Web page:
Sunday, April 27, 2014


What is the one question you know you will ask every day? In our house the question is very simple: has Jacob pooped? It has become normal dinner conversations. I have at least one text a day from one of Jacob's nurses asking about his tummy.

If the answer is yes to the named question, there is an array of very detailed follow up questions about amount, consistency, color, pain level, number of baths, number of loads of laundry and the list goes on and on. Believe me, the new wood floors in our home are saving my sanity.

There is never a happy medium when it comes to Jacob's tummy. He is either having a flare up of his colitis or he is constipated. It is a delicate balance to manage the two extremes with medications helping him to go or medications helping him to not go. Colitis is also very painful for our little guy, and it is the one reason we see seizures these days.

Despite poop being the topic of the day, Jacob's GI doctor still took me by surprise when he suggested a colectomy for Jacob. A colectomy is major surgery removing the colon. Jacob would have an ostomy bag, which would collect his stool. His thinking is that Jacob gets so very sick with his colitis, and Jacob would not have colitis any longer. His GI doctor is also concerned that Jacob will never get off steroids. Every time we are weaning him off, his colitis flares up, and we have to start all over again. Lastly, an ostomy bag would help with Jacob's motility issues which very likely will continue to get worse as his disease progresses. We can definitely say it has gotten worse over the last couple of years.

But there is a big BUT. A colectomy is major surgery. The big question is if Jacob could handle that. What about complications? Jacob's care is already very involved, so adding an ostomy bag and everything that goes with it is yet a thing we will take care of daily. Have we truly exhausted all options before jumping the gun?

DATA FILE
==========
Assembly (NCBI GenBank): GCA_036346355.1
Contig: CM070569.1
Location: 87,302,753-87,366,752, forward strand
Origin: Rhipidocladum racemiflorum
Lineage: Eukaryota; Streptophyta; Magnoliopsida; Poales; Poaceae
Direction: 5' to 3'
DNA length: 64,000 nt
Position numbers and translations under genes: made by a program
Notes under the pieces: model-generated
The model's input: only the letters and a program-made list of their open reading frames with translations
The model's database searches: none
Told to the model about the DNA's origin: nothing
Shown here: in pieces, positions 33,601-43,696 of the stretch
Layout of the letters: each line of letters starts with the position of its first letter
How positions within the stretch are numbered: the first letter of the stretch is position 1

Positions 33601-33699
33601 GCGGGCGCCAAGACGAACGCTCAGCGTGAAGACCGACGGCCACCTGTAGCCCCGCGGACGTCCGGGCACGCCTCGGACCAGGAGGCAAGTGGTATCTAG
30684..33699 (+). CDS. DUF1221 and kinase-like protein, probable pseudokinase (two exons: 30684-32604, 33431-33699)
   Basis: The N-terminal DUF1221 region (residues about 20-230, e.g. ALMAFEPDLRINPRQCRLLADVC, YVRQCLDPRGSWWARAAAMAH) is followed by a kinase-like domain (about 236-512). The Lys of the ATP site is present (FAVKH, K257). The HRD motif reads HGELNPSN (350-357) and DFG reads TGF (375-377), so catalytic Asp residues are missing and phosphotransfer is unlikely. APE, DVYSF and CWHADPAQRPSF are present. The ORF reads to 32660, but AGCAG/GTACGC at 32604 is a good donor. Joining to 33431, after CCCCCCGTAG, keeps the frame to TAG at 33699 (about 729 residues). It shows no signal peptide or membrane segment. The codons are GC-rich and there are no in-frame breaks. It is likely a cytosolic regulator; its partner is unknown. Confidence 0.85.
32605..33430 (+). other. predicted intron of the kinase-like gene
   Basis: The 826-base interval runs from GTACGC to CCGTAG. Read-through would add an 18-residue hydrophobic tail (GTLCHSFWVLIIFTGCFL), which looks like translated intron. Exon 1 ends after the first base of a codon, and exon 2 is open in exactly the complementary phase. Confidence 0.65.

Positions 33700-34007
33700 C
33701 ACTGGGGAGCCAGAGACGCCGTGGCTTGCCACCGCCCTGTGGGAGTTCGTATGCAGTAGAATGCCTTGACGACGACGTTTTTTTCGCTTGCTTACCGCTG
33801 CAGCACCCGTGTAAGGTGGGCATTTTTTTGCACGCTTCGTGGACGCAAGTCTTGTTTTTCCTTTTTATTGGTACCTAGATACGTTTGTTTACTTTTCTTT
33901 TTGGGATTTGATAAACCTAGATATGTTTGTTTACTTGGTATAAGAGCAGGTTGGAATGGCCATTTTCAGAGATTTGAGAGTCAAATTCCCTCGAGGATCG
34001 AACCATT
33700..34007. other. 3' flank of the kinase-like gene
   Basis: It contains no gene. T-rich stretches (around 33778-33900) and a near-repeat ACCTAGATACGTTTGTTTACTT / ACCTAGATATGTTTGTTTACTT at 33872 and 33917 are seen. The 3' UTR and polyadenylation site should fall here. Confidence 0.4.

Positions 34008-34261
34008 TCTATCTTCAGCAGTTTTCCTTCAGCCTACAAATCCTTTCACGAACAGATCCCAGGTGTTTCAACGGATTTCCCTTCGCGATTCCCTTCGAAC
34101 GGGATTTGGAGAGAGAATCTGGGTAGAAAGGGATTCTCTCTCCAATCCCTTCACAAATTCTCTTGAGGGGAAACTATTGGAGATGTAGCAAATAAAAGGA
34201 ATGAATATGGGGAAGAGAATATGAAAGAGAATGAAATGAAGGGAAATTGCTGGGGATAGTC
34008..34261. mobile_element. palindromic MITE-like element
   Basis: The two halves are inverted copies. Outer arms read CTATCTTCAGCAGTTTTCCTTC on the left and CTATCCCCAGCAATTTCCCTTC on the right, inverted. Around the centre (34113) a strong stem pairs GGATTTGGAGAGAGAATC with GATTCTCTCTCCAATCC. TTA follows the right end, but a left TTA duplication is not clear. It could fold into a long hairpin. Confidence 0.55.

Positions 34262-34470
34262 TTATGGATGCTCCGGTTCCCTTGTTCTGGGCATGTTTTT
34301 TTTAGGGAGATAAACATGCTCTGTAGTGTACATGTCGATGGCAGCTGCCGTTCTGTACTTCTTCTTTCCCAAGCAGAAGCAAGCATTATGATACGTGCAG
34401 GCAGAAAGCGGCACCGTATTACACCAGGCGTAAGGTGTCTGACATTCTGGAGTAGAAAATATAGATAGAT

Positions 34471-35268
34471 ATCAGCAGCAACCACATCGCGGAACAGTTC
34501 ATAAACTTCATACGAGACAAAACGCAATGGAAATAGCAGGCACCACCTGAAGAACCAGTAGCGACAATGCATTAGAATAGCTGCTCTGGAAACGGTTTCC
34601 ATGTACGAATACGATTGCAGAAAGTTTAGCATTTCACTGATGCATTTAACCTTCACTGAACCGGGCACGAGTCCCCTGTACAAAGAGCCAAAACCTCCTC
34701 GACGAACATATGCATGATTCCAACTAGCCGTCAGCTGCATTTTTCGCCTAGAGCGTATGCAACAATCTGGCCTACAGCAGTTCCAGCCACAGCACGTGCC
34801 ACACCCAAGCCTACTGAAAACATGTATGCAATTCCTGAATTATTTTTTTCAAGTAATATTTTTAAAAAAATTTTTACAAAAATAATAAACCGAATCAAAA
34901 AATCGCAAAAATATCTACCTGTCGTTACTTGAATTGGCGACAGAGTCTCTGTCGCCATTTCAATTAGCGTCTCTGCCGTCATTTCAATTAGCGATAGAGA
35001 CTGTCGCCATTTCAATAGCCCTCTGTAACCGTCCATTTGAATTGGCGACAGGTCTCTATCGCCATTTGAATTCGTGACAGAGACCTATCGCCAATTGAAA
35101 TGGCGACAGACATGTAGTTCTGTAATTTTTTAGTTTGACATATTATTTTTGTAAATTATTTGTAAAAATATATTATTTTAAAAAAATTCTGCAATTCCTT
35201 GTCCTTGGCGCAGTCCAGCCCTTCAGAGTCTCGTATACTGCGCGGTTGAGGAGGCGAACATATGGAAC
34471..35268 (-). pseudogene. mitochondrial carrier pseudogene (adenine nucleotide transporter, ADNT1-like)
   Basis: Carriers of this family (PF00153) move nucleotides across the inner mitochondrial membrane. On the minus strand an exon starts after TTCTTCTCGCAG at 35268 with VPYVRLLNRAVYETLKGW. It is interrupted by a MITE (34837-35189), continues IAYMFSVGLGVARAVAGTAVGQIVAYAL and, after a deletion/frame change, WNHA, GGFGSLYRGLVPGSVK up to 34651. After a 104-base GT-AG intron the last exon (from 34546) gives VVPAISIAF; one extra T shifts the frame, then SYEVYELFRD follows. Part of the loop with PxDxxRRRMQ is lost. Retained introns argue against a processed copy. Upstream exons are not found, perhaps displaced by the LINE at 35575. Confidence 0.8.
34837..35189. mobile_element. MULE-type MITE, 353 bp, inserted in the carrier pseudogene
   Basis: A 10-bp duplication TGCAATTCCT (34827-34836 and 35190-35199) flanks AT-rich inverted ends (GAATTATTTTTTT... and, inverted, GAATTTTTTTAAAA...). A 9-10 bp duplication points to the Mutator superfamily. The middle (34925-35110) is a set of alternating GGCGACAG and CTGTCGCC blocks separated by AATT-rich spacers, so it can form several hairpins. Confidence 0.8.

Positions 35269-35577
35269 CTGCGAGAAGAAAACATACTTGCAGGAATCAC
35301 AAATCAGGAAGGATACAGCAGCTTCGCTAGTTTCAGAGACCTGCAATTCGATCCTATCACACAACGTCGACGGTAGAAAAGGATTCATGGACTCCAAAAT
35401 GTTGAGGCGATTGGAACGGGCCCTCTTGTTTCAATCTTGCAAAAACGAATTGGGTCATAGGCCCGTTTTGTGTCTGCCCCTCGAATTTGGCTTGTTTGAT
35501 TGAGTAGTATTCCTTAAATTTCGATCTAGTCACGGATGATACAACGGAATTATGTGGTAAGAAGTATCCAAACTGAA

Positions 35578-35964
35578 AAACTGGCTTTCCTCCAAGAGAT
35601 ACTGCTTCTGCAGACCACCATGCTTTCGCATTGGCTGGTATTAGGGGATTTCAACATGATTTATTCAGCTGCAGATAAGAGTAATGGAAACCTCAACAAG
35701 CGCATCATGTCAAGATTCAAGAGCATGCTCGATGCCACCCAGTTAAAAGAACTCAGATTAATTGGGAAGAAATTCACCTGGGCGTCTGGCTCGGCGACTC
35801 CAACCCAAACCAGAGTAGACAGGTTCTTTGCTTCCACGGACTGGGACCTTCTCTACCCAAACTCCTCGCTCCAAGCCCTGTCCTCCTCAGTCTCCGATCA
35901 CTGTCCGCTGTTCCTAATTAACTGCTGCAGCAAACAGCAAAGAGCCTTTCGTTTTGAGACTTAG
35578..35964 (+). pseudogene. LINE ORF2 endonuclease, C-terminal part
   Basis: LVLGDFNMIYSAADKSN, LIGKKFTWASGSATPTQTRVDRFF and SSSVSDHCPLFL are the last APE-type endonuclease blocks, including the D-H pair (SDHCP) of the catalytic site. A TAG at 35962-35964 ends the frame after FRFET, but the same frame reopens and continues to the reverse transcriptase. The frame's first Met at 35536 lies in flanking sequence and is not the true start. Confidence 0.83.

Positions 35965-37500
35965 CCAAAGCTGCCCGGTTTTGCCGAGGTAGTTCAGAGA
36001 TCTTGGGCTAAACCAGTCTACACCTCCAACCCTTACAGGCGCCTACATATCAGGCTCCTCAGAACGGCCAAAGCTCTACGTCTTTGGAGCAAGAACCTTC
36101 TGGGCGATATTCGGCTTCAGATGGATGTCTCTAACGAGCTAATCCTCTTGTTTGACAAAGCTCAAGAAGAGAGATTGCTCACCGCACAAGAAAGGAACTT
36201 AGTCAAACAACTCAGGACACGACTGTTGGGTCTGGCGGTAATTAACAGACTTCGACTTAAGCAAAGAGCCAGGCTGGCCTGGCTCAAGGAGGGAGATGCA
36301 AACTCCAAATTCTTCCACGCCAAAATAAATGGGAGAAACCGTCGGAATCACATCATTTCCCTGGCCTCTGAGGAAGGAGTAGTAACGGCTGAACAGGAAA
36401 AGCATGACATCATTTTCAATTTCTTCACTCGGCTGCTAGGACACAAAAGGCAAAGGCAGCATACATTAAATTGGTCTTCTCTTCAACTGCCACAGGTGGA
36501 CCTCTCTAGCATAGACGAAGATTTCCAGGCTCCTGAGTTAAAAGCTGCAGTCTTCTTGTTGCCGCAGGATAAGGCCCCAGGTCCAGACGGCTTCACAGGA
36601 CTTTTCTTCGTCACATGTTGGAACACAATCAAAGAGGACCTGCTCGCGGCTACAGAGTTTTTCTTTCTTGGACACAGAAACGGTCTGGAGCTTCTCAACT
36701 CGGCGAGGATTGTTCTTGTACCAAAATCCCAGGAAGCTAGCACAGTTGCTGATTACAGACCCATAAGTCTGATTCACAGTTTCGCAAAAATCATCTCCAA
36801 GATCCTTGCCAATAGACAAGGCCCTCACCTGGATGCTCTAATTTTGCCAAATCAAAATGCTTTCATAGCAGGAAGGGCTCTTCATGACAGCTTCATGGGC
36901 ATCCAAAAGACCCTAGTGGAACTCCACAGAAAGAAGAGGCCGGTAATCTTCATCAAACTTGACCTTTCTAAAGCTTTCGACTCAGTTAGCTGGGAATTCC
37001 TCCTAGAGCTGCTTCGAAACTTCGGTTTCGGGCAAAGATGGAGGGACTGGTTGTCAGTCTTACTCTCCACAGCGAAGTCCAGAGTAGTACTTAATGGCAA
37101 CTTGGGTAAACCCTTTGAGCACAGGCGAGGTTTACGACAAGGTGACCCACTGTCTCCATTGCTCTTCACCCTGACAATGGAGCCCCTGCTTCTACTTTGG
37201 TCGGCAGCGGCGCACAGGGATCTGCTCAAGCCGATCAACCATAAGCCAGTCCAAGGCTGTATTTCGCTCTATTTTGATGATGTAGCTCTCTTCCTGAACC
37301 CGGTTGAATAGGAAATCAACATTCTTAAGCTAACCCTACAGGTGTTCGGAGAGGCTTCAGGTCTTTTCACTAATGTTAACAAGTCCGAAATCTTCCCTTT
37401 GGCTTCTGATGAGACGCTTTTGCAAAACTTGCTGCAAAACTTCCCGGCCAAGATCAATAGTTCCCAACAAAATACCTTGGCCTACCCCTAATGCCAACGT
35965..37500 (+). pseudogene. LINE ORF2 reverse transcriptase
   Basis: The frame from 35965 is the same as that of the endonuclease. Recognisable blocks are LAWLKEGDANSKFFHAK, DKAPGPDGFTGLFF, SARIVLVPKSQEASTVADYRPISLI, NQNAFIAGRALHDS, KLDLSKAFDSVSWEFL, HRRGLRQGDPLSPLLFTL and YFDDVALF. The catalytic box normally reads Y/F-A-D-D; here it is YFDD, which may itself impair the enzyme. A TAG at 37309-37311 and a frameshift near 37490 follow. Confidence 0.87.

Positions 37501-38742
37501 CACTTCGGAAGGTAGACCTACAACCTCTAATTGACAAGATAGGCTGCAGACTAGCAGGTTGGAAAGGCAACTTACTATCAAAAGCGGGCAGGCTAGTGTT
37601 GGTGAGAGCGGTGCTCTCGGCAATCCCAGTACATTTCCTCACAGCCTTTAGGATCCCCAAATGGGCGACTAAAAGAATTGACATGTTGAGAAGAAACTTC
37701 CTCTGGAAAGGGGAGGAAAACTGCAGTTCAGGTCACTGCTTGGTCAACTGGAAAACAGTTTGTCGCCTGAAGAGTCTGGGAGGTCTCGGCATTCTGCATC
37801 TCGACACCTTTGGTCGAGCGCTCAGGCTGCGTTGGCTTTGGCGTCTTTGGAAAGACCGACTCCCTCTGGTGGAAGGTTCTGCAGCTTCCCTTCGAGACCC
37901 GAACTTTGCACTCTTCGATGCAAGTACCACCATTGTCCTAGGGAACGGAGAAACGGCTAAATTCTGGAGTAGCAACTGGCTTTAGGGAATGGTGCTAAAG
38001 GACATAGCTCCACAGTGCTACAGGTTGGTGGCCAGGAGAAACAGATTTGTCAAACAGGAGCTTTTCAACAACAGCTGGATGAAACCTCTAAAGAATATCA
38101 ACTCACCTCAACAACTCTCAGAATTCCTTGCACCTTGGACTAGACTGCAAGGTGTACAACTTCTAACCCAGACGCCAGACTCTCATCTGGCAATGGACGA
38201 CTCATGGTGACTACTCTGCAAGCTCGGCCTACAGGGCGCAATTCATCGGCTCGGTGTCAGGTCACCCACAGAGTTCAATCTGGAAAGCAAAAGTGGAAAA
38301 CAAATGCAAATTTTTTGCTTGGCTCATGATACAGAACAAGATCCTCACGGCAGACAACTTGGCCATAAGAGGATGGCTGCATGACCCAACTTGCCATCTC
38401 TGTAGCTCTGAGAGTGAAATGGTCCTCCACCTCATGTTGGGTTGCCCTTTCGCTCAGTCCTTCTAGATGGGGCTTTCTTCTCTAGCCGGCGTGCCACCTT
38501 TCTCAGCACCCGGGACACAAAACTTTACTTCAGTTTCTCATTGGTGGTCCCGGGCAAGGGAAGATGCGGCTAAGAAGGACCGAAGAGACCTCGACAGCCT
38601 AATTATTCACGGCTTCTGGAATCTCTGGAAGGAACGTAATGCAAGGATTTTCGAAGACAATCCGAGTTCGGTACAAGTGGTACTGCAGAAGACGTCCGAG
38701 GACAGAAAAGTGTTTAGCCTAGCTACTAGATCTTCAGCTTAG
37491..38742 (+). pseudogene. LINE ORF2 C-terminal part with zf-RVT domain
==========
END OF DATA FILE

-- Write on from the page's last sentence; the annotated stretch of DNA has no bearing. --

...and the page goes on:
GI is scheduling an outpatient care conference to discuss Jacob's tummy and what our options are. We know that Dr. E. and Dr. C. are against the surgery. We know Jacob's mitochondrial doctor gets to weigh in as well at the care conference. GI sees this as a quality of life decision. My initial thoughts and gut feeling tell me to not go ahead with the surgery. I would love to never have to think about colitis ever again, but I am not entirely sure we have exhausted all options yet. I am also not sure Jacob would handle this type of surgery very well at all.

We're at a crossroads when it comes to Jacob's GI issues. These discussions and decisions are never easy, and they always challenge us to try to make the best possible decisions with the information we have with no guaranteed outcome. At the same time, I welcome discussions across Jacob's team. There has been times where Jacob's seizures and respiratory issues have been at the top of his medical list. Over the last couple of years, his GI issues have taken over the number one spot.

Tomorrow, we are also back at Children's to learn how to inject stress doses of hydrocortisone in case of Jacob having an acute adrenal crisis again. There is always something new to add to the list.

Despite big decisions ahead of us, we are enjoying this beautiful Colorado spring. Everything is in full bloom, boots and winter jackets are tucked away, and our boy is happy!

And if everything goes well, Jacob is back in school with his classmates this week again! Cross your fingers!

Love, Maria.

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